Thursday, May 31, 2007

Legio X Fretensis

Herodium one of the fortresses of the Jewish revolt conquered by the X Fretensis.Legio X Fretensis (Latin: "Tenth legion of the sea strait") was a Roman legion levied by Augustus in 41/40 BC to fight during the period of civil war that started the dissolution of the Roman Republic. X Fretensis is recorded to exist at least until 410s.

X Fretensis symbols were the bull, the holy animal of the goddess Venus (mythical ancestor of the gens Julia), a ship (probably a reference to the battles of Naulochus and/or Actium), the god Neptune, and a boar. The symbol of Taurus may also mean that it was organized between 20 April and 20 May.

Octavian, later known as Caesar Augustus, levied a legion and gave it the number ten, as a reference to Julius Caesar's famous Tenth Legion.
In 36 BC, the Tenth Legion fought under Octavian against Sextus Pompeius in the Battle of Naulochus, where it earned its cognomen Fretensis. The name refers to the fact that the battle took place near the sea Strait of Messina (Fretum Siculum).
When Tarichacae and Gamala were conquered, the X Fretensis moved to Scythopolis (modern Bet She'an), just west of Jordan River. In the summer of 68, X Fretensis destroyed the monastery of Qumran, where the Dead Sea Scrolls are believed to have originated. Its winter camp was at Jericho.


Wednesday, May 30, 2007

Ein Gedi

botanic garden at Ein Gedi, Israel, May 2006. ©Ester InbarEin Gedi (עין גדי; KJV Bible Engedi, NIV Bible En Gedi) is an oasis located west of the Dead Sea, close to Masada and the caves of Qumran where the Dead Sea Scrolls were discovered. Location 31°27′N, 35°23′E.

It is known for its caves, springs, and its rich diversity of flora and fauna. Ein Gedi is mentioned several times in biblical writings, for example, in the Song of Songs;

"My beloved is unto me as a cluster of henna flowers in the vineyards of Ein Gedi" (1:14). Accorded to Jewish tradition, David hid from Saul in the caves here;

"And David went up from thence, and dwelt in the strongholds of Ein Gedi" (1
Samuel 24:1).
A kibbutz, founded in 1956, is located about a kilometer from the oasis. It offers various tourist attractions and takes advantage of the local weather patterns and the abundance of natural water to cultivate out-of-season produce. Prior to the founding of the kibbutz, the Ein Gedi area had not been permanently inhabited for 500 years.


Tuesday, May 29, 2007

Copper Scroll

Copper Scroll found at Khirbet KumranThe Copper Scroll is one of the Dead Sea Scrolls found at Khirbet Qumran, but differs significantly from the others. While they are written on leather or papyrus, this scroll is written on metal: copper mixed with about 1% tin. Unlike the others, it is not a literary work, but contains a listing of locations at which various items of gold and silver are buried or hidden. It is currently on display at the Archaeological Museum in Amman, Jordan. The treasure it describes is worth at least one billion dollars.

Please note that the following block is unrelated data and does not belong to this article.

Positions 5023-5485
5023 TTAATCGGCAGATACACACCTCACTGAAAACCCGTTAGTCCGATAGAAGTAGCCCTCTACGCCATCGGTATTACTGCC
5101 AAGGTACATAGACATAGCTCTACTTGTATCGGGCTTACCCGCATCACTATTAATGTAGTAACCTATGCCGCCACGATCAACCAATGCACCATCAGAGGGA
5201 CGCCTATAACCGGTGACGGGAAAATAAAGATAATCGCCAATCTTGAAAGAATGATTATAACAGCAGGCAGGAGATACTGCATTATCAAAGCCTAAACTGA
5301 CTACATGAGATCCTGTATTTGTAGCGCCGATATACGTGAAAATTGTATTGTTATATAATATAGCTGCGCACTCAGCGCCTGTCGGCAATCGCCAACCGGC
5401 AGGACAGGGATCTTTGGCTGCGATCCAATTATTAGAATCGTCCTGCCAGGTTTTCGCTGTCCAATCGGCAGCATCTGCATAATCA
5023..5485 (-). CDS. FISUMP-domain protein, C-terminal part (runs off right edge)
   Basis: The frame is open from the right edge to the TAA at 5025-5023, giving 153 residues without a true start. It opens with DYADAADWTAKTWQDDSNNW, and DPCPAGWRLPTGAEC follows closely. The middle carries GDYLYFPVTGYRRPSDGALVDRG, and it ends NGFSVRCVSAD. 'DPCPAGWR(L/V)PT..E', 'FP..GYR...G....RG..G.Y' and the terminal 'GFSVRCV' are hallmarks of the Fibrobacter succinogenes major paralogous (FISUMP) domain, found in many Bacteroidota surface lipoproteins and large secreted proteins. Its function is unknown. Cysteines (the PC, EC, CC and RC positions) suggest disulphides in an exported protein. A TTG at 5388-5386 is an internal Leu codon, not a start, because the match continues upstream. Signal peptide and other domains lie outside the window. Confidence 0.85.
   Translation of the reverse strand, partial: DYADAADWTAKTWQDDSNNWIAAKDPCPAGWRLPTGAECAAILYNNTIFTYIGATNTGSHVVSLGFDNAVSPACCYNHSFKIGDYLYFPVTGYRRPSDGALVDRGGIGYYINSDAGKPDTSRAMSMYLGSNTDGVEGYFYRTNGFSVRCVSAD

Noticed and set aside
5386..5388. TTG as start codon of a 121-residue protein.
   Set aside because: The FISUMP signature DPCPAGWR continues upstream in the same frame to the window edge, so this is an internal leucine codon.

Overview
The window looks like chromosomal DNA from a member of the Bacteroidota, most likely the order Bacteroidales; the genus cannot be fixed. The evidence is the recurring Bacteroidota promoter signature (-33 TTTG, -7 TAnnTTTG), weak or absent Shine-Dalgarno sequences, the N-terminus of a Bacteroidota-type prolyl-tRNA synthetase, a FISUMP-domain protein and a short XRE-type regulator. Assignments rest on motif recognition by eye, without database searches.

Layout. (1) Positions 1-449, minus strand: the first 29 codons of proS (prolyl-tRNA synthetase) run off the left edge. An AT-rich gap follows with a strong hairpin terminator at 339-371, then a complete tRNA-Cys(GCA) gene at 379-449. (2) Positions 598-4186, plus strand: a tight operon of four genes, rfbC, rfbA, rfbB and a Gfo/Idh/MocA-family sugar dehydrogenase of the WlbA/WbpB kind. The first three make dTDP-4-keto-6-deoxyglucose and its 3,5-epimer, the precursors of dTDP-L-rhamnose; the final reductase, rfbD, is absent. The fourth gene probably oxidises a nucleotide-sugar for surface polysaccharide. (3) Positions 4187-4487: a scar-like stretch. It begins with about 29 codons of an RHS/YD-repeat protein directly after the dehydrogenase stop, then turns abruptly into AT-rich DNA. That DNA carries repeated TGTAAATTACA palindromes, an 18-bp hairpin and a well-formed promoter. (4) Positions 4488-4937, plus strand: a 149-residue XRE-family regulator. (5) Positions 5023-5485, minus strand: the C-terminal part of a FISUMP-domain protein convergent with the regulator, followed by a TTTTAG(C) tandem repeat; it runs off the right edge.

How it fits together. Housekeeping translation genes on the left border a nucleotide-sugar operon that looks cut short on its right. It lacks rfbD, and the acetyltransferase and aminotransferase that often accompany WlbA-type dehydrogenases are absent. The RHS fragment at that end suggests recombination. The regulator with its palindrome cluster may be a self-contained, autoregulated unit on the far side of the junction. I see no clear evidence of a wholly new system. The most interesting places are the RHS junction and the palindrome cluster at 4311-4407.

History and origin
The scroll was found in 1952 in Cave 3 at Qumran, the last of 15, and is thus referred to as 3Q15. Two copper rolls were discovered off by themselves in the back of the cave. The metal being corroded, they could not be unrolled by conventional means. Professor H. Wright Baker, of the College of Technology at Manchester, England, cut the sheets into strips. It then became clear that the rolls were part of the same document. Low-quality photographs of the scrolls were taken and published. Scholars have found these to be difficult to work with, and have relied on a drawing of the text by scholar Józef Milik published in 1962. Another scholar, John Marco Allegro, published his translation in 1960. The scroll was rephotographed in 1988 with clearer precision, under an effort led by P. Kyle McCarter, Jr.

Writing style
The style of writing is unusual, different from the other scrolls. It is written in a style similar to Mishnaic Hebrew. There is an unusual orthography, and the script has the features resulting from someone writing on copper with a stylus.


Monday, May 28, 2007


Dead Sea Scroll fragmentThe Essenes (es'-eenz) were followers of a religious way of living in Judaism that flourished from the 2nd century BC to the 1st century AD. Many scholars today argue that there were a number of separate but related groups that had in common mystic, eschatological, messianic, and ascetic beliefs that were referred to as the "Essenes". There are also contemporary movements which identify themselves as Essenes, including the "Orthodox" Christian Essenes.